Jailed former Pakistani premier Imran Khan urged his supporters on Wednesday to wait outside polling booths after casting their votes, as rival political parties held large rallies to mark the end of the election campaign period.
Pakistan goes to the polls on Thursday with the jailing of popular Khan, the winner of the last national election, dominating headlines despite an economic crisis and other woes threatening the country.
Any large-scale gathering of Khan's supporters near booths could raise tensions because of what they call a military-backed crackdown on him and his party that has restricted campaigning.
The military, however, denies interfering in politics.
"Encourage the maximum number of people to vote, wait at the polling station...and then stay peacefully outside the Returning Officer's office until the final results are announced," said Khan via his handle on social media platform X, accompanied by an undated photograph depicting him wearing simple black clothing.
The origin of the image, the first of Khan in months, was not clear.
Previously Khan's supporters have disseminated his messages, including through AI-generated audio speeches, from notes he has passed on through his lawyers during prison visits.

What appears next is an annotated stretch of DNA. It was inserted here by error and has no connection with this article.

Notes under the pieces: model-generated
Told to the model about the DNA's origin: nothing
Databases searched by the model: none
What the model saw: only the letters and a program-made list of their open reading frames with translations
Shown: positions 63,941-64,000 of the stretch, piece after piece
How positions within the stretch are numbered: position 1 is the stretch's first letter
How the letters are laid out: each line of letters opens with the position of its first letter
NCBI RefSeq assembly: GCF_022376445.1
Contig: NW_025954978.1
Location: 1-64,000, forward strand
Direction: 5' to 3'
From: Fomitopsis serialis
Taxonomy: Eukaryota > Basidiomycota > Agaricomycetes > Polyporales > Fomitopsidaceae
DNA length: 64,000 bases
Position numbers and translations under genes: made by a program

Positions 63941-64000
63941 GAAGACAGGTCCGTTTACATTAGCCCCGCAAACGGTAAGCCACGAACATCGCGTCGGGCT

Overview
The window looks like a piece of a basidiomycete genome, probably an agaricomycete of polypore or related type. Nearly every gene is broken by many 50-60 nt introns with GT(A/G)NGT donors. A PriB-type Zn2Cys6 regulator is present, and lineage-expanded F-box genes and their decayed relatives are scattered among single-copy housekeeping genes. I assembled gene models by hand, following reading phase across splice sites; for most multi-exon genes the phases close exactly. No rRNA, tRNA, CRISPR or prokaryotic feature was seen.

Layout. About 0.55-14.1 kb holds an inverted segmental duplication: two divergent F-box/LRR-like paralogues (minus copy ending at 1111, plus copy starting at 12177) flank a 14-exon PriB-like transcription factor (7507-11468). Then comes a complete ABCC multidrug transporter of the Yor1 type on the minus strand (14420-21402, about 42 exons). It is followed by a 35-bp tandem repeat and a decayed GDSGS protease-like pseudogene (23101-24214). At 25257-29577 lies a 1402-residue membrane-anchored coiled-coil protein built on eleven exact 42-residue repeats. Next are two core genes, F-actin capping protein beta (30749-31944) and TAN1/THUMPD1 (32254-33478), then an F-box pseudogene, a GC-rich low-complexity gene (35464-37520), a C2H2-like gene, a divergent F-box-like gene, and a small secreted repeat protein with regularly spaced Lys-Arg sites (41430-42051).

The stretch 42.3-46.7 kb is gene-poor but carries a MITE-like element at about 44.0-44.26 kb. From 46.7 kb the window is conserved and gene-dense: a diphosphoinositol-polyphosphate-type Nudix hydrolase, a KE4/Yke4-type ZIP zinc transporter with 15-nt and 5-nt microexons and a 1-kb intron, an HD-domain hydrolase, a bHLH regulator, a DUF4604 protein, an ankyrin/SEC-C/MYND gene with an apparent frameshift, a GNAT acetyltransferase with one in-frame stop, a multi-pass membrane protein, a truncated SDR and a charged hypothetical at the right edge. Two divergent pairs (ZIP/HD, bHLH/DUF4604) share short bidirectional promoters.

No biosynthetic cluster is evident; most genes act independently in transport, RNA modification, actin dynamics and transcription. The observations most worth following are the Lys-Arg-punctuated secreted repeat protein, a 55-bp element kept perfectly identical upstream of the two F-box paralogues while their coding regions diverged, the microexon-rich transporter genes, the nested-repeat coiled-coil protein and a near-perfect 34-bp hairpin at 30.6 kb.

Other political parties wrapped up their campaigns late on Tuesday ahead of the quiet period mandated by Pakistani electoral rules that prevent political campaigning the day before the election.
Electoral frontrunner Nawaz Sharif led a huge rally in the eastern city of Kasur, with his brother, former Prime Minister Shehbaz Sharif, who is running in that constituency.
Amidst a sea of tens of thousands of supporters waving green party flags, Sharif called on the country's huge youth population to support his party and took aim at Khan, who has previously attracted support from young voters in the area.
"Don't fall for him," Sharif said.
Supporters of the rival Pakistan People's Party also gathered in the southern city of Larkana led by Bilawal Bhutto Zardari, who could play king-maker if no one party receives enough parliamentary seats to form a government outright.
The former foreign minister and son of assassinated prime minister Benazir Bhutto criticised opponents, including Sharif, for what he described as compromising the country's security and economy during their tenures.